Archives of Sexual Behavior

, Volume 39, Issue 1, pp 75–80

Genetic and Environmental Effects on Same-sex Sexual Behavior: A Population Study of Twins in Sweden


    • Centre for Violence PreventionKarolinska Institutet
  • Qazi Rahman
    • School of Biological SciencesQueen Mary-University of London
    • Institute of PsychiatryKing’s College-University of London
  • Eva Carlström
    • Department of Medical Epidemiology and BiostatisticsKarolinska Institutet
  • Paul Lichtenstein
    • Department of Medical Epidemiology and BiostatisticsKarolinska Institutet
Original Paper

DOI: 10.1007/s10508-008-9386-1

Cite this article as:
Långström, N., Rahman, Q., Carlström, E. et al. Arch Sex Behav (2010) 39: 75. doi:10.1007/s10508-008-9386-1


There is still uncertainty about the relative importance of genes and environments on human sexual orientation. One reason is that previous studies employed self-selected, opportunistic, or small population-based samples. We used data from a truly population-based 2005–2006 survey of all adult twins (20–47 years) in Sweden to conduct the largest twin study of same-sex sexual behavior attempted so far. We performed biometric modeling with data on any and total number of lifetime same-sex sexual partners, respectively. The analyses were conducted separately by sex. Twin resemblance was moderate for the 3,826 studied monozygotic and dizygotic same-sex twin pairs. Biometric modeling revealed that, in men, genetic effects explained .34–.39 of the variance, the shared environment .00, and the individual-specific environment .61–.66 of the variance. Corresponding estimates among women were .18–.19 for genetic factors, .16–.17 for shared environmental, and 64–.66 for unique environmental factors. Although wide confidence intervals suggest cautious interpretation, the results are consistent with moderate, primarily genetic, familial effects, and moderate to large effects of the nonshared environment (social and biological) on same-sex sexual behavior.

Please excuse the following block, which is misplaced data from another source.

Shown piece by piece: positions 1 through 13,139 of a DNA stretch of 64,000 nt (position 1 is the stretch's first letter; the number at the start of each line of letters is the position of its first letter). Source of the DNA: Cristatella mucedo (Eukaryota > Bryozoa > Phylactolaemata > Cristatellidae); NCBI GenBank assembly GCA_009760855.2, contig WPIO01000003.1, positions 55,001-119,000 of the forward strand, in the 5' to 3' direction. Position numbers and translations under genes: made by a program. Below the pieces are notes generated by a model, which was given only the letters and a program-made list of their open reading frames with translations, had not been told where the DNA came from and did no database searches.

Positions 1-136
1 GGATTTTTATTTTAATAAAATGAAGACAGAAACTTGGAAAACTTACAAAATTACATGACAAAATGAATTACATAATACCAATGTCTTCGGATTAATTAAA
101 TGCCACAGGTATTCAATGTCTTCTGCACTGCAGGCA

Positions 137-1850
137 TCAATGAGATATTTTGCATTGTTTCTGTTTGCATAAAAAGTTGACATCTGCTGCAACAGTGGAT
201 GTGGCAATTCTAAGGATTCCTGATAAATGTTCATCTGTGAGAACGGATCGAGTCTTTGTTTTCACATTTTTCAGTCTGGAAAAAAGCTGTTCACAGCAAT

Sexual behaviorSexual orientationPopulation surveyTwin study

Copyright information

© Springer Science+Business Media, LLC 2008